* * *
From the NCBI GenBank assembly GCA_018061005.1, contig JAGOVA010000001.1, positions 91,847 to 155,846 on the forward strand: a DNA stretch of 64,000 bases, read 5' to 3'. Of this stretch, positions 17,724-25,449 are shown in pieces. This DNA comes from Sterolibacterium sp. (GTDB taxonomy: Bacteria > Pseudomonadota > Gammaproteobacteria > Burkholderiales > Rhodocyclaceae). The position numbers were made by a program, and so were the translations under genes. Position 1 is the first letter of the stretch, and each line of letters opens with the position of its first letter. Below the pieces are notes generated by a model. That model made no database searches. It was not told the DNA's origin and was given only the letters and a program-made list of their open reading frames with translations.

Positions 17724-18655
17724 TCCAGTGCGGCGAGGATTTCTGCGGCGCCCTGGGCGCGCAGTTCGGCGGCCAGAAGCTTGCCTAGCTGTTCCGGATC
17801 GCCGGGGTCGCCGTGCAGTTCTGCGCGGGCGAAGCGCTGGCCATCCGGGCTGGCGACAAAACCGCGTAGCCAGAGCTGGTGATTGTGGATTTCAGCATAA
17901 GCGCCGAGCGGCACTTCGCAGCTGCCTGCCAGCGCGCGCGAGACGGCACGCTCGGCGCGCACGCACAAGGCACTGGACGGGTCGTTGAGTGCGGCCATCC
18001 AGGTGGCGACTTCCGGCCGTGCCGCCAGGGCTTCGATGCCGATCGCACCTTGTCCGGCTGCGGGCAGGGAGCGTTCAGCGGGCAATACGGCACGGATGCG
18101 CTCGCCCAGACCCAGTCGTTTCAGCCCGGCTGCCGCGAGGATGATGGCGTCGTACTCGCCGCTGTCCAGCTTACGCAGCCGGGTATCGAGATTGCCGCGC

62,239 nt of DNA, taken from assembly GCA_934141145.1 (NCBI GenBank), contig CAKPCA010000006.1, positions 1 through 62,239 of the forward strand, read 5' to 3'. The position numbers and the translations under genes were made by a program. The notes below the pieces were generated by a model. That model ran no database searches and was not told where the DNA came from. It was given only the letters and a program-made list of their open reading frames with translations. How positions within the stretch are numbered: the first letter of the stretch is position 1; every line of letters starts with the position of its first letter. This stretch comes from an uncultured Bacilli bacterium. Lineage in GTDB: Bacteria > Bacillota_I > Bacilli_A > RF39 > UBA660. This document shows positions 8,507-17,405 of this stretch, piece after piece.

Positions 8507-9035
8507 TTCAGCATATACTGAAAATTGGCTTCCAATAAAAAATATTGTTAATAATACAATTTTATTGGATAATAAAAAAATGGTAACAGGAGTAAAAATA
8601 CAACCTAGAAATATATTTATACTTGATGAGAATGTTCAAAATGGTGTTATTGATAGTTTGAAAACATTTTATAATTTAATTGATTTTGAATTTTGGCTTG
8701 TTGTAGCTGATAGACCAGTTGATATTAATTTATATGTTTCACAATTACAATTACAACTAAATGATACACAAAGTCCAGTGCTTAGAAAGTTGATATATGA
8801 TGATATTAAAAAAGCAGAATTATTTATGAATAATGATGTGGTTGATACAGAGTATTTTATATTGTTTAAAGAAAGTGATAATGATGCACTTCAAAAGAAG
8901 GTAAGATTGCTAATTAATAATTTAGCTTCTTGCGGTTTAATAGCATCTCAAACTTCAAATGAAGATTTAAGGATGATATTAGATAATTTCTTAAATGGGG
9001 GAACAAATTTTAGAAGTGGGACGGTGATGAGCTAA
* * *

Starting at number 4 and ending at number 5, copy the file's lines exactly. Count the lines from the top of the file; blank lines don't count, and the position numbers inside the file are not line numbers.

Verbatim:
17801 GCCGGGGTCGCCGTGCAGTTCTGCGCGGGCGAAGCGCTGGCCATCCGGGCTGGCGACAAAACCGCGTAGCCAGAGCTGGTGATTGTGGATTTCAGCATAA
17901 GCGCCGAGCGGCACTTCGCAGCTGCCTGCCAGCGCGCGCGAGACGGCACGCTCGGCGCGCACGCACAAGGCACTGGACGGGTCGTTGAGTGCGGCCATCC